I met Bud Osborn my first summer on the corner of Main and Hastings in 1995. He had joined the board of the Carnegie Centre, and wanted to let me know that he was really excited by the project i was working on. He was the first person i heard read poetry that kept me awake. I’m actually not very ” sophisticated” when it comes to art, writing, music. I want to be able to understand what i’m seeing, reading and hearing, for the work to be based in something that resonates, and feels real. Bud, for anyone that hasn’t heard or read his poetry, is someone who has suffered incredible brutality in his life. Suicides, sexual, physical, and emotional abuse, murders, all kinds of addiction. His life changes, he’s healing, and then with his poetry, lights a fire under the ass of a passive Health Board,( a board of which he became a member) lights a fire to let them know that we are in a state of emergency, we have reached epidemic rates of HIV infection, highest in the western world, in the Downtown Eastside. He mobilizes, along with Anne Livingstone, drug users, past and present to advocate for themselves and their community, for safer and more humane conditions. He got sick and couldn’t be around as much. They made a film called “Fix: The Story of an Addicted City” which gave him barely a mention. I know the truth. I know how hard he fought, for himself and for others.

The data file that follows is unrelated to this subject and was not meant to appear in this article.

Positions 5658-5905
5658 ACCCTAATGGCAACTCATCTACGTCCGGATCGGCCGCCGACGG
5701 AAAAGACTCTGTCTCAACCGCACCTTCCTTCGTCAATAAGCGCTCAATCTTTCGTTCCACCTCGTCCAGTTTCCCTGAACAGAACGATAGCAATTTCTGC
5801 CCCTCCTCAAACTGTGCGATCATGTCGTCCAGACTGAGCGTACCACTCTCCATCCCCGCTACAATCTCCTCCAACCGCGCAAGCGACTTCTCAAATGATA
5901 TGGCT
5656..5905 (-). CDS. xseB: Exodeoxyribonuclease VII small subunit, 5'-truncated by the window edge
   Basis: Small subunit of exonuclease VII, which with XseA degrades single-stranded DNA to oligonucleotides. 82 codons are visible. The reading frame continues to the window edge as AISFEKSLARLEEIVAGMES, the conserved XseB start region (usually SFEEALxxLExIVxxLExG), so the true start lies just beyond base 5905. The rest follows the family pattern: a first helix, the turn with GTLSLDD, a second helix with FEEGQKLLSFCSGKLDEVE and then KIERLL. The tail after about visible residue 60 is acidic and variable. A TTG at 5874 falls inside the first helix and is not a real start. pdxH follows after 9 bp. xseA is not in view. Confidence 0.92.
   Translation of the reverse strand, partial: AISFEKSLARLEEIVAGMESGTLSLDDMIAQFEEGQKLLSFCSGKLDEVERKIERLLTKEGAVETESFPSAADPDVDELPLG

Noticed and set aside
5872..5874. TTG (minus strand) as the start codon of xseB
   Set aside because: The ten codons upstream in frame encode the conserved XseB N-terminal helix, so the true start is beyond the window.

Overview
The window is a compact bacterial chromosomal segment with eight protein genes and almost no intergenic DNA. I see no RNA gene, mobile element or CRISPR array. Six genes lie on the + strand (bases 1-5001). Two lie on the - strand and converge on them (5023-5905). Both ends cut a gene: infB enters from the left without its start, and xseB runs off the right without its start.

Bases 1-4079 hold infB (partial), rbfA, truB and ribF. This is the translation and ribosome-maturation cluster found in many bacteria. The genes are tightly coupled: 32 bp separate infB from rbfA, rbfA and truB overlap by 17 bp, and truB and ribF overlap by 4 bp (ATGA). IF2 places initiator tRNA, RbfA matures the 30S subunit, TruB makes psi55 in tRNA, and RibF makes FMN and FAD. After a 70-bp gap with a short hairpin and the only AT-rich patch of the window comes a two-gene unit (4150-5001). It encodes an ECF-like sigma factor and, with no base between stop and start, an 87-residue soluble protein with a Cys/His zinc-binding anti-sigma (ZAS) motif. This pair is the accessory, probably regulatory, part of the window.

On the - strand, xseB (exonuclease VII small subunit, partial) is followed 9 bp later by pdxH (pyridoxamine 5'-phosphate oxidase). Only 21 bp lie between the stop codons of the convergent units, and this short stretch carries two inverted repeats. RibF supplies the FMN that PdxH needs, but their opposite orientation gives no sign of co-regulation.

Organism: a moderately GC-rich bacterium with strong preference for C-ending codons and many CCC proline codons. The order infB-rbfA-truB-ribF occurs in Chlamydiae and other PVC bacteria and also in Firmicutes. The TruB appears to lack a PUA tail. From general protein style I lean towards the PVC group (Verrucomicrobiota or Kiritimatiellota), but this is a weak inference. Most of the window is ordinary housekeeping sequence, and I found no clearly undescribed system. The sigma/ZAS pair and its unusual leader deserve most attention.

He’s doing better now, he’s living back in the neighborhood, and he is still fighting for a more just world. He turned 60 last year, still with his wavy brown hair and bright blue eyes, he shines, he shines like someone with new skin. He has always been very kind and supportive to me, and i have felt comforted by his support over the years, i respect him deeply. I have been thinking about him over the past few days, as i pour my anger and sadness into these pages. I’ve also been thinking about him because i heard Jackie Wilson’s, “Your love is lifting me higher” twice in the last week. In the late 90’s, when Bud was performing his poetry, he performed this song at the end of a reading, he read it with accompanying bass and sax. A more hopeful ending i couldn’t have imagined, after hearing an hour of the violence, struggles, and injustices, he ends with love.